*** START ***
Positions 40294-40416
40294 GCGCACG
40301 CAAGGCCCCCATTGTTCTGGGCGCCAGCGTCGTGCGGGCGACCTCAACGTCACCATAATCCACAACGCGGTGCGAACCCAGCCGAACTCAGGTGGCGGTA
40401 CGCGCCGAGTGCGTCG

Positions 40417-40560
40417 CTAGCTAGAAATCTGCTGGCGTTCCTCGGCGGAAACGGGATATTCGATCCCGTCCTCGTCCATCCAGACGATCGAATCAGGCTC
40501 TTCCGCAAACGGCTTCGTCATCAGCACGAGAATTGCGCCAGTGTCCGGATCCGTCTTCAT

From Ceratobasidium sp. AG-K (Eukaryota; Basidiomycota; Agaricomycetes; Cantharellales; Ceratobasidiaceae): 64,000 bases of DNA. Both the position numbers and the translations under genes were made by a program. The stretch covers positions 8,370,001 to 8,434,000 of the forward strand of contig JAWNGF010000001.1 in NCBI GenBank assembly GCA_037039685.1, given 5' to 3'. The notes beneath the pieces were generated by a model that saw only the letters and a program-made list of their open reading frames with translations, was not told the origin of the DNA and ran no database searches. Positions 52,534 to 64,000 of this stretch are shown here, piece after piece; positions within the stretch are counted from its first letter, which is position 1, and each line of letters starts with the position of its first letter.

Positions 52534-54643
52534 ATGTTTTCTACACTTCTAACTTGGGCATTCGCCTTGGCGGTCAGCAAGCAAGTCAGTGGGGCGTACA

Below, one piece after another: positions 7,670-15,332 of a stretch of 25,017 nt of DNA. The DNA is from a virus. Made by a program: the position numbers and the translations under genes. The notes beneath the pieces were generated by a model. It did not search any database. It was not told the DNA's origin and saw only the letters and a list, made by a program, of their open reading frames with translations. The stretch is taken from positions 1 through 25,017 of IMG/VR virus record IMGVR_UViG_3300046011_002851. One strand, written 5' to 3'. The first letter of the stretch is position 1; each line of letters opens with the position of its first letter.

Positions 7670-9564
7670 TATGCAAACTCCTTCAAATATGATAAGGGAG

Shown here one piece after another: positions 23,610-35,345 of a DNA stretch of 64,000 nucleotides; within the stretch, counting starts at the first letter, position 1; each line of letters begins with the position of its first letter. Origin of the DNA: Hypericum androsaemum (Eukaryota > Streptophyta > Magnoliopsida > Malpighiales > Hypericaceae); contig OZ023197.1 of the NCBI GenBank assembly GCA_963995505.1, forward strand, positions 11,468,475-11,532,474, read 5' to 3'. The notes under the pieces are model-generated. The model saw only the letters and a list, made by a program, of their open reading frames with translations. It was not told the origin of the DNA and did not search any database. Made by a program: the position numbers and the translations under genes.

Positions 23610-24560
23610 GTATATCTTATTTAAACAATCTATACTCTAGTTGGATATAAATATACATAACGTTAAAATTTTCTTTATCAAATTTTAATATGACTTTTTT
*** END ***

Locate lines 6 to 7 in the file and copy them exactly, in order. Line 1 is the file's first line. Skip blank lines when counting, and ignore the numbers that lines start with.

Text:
40417 CTAGCTAGAAATCTGCTGGCGTTCCTCGGCGGAAACGGGATATTCGATCCCGTCCTCGTCCATCCAGACGATCGAATCAGGCTC
40501 TTCCGCAAACGGCTTCGTCATCAGCACGAGAATTGCGCCAGTGTCCGGATCCGTCTTCAT